bishop of a nearby town, dictated these words in Hippo --where he had
taken refuge and had witnessed the death of his friend -- and almost
definitely based these comments on Augustine's personal library.
Today more than 300 letters and 600 sermons from the bishop of Hippo
have survived. Originally there would have been many more, perhaps even
3,000 or 4,000, fruit of 40 years of preaching by the ex-rhetorician who
decided to follow Christ and not to speak just to important individuals
in the imperial court, but to the ordinary population of Hippo.
In recent years the discovery of a group of letters and sermons have
enriched our knowledge of this great Father of the Church. His friend,
the Bishop Possidius wrote: "Many books were written and published by
him, many homilies were given in Church and then transcribed and edited,
both to refute various heresies as well as to interpret Sacred
Scriptures for the edification of the children of the Church. These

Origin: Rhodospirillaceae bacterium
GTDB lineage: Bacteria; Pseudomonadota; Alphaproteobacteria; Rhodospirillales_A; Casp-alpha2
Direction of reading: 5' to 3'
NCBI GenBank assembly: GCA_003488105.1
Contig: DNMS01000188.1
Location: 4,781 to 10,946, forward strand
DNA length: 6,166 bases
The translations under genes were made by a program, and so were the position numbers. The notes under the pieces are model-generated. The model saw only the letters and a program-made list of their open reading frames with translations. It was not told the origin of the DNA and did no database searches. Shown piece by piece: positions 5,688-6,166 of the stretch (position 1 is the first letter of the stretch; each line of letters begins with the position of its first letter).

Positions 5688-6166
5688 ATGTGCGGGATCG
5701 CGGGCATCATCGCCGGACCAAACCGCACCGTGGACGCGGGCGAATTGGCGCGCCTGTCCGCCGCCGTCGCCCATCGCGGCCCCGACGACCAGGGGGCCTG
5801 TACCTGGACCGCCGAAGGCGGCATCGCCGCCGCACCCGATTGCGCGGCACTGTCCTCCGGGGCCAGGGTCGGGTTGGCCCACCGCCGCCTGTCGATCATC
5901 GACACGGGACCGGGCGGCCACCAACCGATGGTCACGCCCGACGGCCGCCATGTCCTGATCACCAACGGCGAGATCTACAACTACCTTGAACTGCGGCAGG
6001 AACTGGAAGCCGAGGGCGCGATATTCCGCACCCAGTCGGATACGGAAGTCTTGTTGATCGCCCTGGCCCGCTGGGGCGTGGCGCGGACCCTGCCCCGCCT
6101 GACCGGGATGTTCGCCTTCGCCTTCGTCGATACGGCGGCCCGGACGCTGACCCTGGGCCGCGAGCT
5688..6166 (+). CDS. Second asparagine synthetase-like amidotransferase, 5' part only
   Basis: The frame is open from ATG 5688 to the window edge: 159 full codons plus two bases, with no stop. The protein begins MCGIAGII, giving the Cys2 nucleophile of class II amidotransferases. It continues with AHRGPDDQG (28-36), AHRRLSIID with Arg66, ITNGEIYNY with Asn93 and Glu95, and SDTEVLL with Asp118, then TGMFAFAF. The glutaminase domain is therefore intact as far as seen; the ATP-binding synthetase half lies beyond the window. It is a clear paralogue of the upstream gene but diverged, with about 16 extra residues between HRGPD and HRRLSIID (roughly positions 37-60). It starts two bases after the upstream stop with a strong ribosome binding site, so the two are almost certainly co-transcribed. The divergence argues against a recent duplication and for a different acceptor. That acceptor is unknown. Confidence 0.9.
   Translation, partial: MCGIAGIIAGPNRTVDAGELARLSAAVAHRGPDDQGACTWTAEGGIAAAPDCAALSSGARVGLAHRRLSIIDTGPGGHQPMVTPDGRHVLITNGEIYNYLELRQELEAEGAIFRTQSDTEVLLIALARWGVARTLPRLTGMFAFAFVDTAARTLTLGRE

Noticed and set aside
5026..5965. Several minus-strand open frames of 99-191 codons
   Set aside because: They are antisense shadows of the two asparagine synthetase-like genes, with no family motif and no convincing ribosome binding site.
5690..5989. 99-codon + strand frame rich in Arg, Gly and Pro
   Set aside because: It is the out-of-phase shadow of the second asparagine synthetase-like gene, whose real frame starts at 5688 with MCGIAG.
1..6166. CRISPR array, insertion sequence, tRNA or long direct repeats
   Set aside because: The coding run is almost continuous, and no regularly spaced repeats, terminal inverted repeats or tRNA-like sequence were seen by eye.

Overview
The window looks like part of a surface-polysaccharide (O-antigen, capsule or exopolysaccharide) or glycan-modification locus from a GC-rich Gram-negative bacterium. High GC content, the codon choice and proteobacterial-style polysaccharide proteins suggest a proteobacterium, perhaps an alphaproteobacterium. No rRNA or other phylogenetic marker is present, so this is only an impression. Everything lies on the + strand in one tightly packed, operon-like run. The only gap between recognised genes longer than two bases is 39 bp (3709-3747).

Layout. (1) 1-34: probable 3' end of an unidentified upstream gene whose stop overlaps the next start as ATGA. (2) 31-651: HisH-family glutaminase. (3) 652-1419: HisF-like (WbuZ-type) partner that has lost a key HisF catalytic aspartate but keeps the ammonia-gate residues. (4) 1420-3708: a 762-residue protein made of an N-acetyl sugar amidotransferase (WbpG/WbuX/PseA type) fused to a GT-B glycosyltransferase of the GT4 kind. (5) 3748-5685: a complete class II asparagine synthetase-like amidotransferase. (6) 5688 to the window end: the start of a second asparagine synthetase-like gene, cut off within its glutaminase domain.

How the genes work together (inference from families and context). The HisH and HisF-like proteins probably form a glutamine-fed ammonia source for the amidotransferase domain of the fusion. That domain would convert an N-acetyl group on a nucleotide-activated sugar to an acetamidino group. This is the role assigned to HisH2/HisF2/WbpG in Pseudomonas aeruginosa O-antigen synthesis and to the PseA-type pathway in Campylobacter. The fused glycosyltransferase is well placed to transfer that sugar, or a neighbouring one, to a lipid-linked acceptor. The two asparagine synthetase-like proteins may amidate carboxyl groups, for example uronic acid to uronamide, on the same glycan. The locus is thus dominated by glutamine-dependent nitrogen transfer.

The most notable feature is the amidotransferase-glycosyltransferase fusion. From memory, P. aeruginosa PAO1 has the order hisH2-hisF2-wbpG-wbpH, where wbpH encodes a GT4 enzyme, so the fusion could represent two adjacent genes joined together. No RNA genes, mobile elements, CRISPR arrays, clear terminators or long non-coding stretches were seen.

works are so numerous that a scholar could hardly find it possible to
read all of them and learn them" ("Vita Augustini," 18, 9).
Within Augustine’s literary production -- more than 1,000 publications
subdivided into philosophical, apologetic, doctrinal, moral, monastic,
exegetic, and anti-heretical writings, as well as the letters and
sermons -- are some exceptional works of great theological and
Above all it is necessary to remember the already mentioned
"Confessions," written in 13 books in praise of God between 397 and 400.
It is a sort of autobiography in the form of a dialog with God. This
literary genre reflects St. Augustine’s life, which was not a reclusive
life, not dispersed in many things, but was a life mainly lived like a
conversation with God, a life shared with others. Already the title
"Confessions" shows the specificity of his autobiography.
In the Christian Latin developed in the tradition of the Psalms, the
word "confessiones" has two meanings that are interlinked. In the first
place "confessiones" is the confession of one’s own weaknesses, and of
the misery of sins; at the same time "confessiones" means praise of God,